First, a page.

Working environments are a mixture of different personalities, and each person comes into the organization with their own aspirations and expectations.
Hence, at some point, people’s opinions are bound to clash. Since conflict is not inherently good or bad, the employer must recognize its cause and try to prevent potentially adverse outcomes.
Failing to do this costs companies up to $1,200 every year only on conflict expenses. Thus, conflict management strategies in the workplace should not be optional but compulsory.
Financial losses aside, unresolved conflict can decrease and impact the mental well-being of employees, even more so after the COVID-19 pandemic.
The pandemic-steered changes at the workplace instigated a new set of issues. Companies saw an increase in team mediations as employees began shifting their priorities and speaking up about work dissatisfaction. Unresolved work conflict consequences influenced the “Great Resignation” and brought forth the “Great Rethinking” of the work institution.
Repercussions from internal and external workplace disputes are self-evident, especially in a post-COVID world.
So, it’s in the company’s best interest to address the issue and implement the correct conflict resolution strategies in the workplace.
This article explores the causes, consequences, and solutions for workplace conflict by deliberating on recent conflict data and expert opinions.
What is Conflict Management at Work?
Individuals with opposing ideas, emotions, or values come together in the workplace to achieve a common goal. It’s what we base our society on. But their differences, when ignored by the employer, can quickly escalate into disagreements.
Conflict can happen between individuals, group members, or different departments within the firm. So, having a conflict management strategy at the workplace is helpful to both employees and employers.
By teaching everyone at the company how to deal with conflict, they will know how to recognize, approach, and handle confrontation in a way that brings constructive and long-term solutions. It’s also an excellent way to assess the situation and identify the type of conflict and proper solution.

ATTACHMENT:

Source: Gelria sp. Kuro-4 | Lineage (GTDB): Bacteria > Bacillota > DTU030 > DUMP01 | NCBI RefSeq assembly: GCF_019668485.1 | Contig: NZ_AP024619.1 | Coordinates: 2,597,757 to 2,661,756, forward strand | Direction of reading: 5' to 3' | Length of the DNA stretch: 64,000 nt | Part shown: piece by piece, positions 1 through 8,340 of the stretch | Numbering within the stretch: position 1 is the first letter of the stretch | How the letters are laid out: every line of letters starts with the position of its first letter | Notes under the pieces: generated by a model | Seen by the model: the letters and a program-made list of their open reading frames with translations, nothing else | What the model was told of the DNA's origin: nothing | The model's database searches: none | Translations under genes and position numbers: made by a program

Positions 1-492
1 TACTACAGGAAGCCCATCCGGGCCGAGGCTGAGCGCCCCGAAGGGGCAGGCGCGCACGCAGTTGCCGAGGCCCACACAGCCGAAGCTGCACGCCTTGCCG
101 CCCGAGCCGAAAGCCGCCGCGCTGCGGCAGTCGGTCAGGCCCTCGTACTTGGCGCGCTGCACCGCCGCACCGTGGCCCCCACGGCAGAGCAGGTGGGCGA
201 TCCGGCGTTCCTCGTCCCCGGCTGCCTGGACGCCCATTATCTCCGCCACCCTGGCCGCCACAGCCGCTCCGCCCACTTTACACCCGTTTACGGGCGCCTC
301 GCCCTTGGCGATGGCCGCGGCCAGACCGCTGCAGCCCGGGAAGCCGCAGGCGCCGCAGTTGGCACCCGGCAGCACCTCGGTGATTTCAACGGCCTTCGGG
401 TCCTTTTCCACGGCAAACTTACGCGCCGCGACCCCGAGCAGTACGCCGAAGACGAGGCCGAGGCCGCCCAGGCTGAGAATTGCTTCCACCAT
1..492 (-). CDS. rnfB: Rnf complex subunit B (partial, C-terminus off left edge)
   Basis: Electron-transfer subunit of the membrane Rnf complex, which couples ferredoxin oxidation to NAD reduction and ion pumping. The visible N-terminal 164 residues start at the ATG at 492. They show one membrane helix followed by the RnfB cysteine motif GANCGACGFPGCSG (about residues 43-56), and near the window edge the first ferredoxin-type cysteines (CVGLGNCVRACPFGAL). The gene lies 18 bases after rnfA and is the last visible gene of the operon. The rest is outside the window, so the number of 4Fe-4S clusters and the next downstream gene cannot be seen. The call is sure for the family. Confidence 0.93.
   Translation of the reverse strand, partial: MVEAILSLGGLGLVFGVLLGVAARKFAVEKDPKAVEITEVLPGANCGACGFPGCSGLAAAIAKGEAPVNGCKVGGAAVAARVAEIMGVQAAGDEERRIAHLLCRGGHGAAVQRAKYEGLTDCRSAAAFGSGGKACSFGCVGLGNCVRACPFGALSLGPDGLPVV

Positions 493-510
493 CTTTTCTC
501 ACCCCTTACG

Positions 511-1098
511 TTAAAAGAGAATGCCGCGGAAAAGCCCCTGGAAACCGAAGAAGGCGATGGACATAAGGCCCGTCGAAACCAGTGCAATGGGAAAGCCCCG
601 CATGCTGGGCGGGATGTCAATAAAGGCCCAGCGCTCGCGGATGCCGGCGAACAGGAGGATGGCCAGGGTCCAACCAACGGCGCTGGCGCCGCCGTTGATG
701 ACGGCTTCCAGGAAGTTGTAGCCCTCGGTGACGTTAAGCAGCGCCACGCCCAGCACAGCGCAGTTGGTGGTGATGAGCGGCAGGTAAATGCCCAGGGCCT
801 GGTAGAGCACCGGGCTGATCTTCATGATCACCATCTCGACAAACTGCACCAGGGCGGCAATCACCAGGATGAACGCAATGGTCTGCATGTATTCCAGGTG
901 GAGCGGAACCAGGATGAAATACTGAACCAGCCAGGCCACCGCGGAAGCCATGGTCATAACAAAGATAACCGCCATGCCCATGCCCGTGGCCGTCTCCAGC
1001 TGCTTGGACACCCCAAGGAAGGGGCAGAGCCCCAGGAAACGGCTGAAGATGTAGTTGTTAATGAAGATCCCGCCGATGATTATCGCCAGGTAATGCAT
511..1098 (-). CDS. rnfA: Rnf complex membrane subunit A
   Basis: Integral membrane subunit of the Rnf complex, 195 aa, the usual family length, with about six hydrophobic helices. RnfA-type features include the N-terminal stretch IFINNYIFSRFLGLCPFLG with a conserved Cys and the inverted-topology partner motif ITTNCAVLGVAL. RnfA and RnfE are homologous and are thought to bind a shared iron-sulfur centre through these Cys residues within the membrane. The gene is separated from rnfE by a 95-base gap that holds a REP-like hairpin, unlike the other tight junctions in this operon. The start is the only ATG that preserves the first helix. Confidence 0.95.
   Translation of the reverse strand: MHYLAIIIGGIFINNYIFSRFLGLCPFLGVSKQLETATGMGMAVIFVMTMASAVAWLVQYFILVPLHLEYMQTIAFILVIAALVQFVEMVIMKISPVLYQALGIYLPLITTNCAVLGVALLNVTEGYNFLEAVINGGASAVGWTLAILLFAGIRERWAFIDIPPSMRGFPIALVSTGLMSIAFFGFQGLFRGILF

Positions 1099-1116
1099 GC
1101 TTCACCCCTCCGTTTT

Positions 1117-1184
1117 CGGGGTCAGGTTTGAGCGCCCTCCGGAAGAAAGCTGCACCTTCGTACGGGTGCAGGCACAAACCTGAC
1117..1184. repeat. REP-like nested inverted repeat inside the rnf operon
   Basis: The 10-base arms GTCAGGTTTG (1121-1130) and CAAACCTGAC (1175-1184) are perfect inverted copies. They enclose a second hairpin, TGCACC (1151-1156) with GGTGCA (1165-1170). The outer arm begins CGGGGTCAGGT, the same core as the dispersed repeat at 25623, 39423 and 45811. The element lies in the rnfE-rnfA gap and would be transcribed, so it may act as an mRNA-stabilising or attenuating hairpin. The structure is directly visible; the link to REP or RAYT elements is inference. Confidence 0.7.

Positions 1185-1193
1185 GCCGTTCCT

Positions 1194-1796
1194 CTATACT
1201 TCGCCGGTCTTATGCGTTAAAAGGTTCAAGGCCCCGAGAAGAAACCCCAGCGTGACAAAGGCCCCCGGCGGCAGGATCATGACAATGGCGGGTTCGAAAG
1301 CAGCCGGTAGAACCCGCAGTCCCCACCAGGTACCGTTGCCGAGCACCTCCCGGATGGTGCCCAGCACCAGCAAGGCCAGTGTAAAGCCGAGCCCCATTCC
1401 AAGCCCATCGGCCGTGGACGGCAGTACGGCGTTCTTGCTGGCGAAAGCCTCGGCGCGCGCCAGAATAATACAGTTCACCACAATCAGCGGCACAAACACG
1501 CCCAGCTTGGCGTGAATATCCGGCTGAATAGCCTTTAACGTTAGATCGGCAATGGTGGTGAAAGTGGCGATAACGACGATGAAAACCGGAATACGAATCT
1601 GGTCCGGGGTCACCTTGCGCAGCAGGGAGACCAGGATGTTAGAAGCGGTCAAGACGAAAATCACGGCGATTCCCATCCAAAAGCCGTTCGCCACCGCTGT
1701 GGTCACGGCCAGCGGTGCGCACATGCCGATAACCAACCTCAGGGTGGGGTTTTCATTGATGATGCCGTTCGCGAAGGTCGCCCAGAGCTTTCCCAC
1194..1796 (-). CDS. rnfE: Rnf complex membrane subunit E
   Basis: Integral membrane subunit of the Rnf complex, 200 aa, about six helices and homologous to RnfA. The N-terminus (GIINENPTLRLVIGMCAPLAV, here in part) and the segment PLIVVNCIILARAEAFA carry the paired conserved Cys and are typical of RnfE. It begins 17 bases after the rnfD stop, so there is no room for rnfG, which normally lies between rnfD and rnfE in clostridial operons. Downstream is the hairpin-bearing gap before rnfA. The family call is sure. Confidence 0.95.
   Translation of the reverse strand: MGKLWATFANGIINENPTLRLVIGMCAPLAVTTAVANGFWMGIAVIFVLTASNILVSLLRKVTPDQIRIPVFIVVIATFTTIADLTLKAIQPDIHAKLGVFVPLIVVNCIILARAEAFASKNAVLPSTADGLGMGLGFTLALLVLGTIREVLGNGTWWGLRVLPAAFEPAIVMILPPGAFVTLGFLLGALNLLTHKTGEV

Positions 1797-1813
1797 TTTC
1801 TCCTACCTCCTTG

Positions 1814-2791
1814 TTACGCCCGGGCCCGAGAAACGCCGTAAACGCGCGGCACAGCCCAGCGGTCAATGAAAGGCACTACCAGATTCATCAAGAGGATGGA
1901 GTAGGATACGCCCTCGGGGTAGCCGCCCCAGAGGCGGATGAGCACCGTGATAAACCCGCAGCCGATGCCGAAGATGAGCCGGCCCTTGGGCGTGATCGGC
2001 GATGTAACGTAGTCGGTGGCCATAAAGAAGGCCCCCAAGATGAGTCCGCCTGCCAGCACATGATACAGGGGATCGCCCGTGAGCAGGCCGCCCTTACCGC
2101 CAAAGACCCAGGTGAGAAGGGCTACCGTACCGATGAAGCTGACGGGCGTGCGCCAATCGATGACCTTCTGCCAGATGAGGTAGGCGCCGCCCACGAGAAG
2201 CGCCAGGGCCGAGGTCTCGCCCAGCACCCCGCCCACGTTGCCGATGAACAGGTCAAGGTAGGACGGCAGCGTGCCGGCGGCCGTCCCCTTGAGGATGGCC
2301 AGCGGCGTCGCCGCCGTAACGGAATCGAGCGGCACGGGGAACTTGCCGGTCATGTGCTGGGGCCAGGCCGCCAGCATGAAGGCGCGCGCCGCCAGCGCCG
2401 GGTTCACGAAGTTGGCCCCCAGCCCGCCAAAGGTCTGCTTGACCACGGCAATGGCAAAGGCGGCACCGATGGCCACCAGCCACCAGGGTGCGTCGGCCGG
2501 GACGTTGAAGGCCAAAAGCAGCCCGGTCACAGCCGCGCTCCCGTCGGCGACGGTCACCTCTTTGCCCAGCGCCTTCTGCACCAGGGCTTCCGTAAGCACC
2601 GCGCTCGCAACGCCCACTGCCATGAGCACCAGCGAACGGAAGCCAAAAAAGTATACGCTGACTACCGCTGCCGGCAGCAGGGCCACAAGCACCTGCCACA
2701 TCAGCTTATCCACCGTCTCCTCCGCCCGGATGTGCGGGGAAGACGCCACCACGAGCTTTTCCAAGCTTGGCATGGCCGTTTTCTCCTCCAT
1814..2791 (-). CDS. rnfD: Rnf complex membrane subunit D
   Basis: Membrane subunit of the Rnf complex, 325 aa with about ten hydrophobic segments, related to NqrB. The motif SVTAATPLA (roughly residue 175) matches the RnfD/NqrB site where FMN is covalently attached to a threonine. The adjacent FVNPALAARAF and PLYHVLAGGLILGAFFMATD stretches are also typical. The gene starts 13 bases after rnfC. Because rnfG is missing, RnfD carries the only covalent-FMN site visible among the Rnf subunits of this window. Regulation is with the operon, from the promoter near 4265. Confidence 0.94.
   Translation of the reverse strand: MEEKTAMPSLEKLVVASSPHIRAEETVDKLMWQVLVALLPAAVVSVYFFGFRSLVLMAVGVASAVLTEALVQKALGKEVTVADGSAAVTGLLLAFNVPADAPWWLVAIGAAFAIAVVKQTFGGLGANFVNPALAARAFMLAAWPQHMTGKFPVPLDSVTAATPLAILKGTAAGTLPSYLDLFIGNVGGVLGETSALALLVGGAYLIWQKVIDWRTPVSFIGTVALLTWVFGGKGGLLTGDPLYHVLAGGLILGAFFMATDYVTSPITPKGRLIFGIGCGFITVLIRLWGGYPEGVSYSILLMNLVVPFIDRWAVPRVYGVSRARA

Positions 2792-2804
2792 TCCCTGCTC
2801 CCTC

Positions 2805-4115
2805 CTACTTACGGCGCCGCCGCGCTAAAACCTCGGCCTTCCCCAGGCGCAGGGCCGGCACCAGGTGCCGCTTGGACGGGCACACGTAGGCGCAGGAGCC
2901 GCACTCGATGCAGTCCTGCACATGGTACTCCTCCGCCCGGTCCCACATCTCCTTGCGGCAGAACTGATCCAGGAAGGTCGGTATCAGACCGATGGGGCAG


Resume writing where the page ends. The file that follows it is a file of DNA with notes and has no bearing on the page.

However, not all conflict is destructive, thus the need for a well-thought-out strategy.
Having people of different backgrounds and with diverse opinions working side by side can bring new ideas to the table. Also, this can help the company prosper through healthy competitiveness and engaged employees.
PhotoAiD‘s CEO, Tomek Mlodzki, believes that conflict in the workplace is not unequivocally harmful to the organization: “Quite the opposite, I argue. According to the FSNP concept, the emergence of conflicts and their resolution is a natural organizational development process.”
The transition from constructive to destructive conflict occurs when companies ignore a pending issue or fail to recognize the core problem.
Thus, implementing effective conflict resolution strategies in the workplace means maximizing the benefits of constructive confrontation and minimizing the repercussions of contentious disagreements.
That undoubtedly makes conflict management a necessary tool for every work environment. But, to use it, one must first be able to apprehend the causes behind disputes and react timely.
Causes of Conflicts in the Workplace
The first step to a good conflict resolution is determining the cause. However, human behavior is complex and layered. Hence, pinpointing the exact reason can be challenging.
Recent findings show that most employees, or 66%, associate the lack of respect with workplace conflicts. Another study identifies additional major reasons like clashing characters and egos, stress, lack of communication, or poor leadership.
The different conflict-causing factors generally fit into three main categories, task, relationship, and value conflict.
1) Task Conflict
Lack of clear communication or differences over work methods and assignments can escalate into a task conflict.
Mayank Batavia, Head of Marketing and Partnerships at QuickEmailVerification, addresses the issue by reflecting on personal experiences: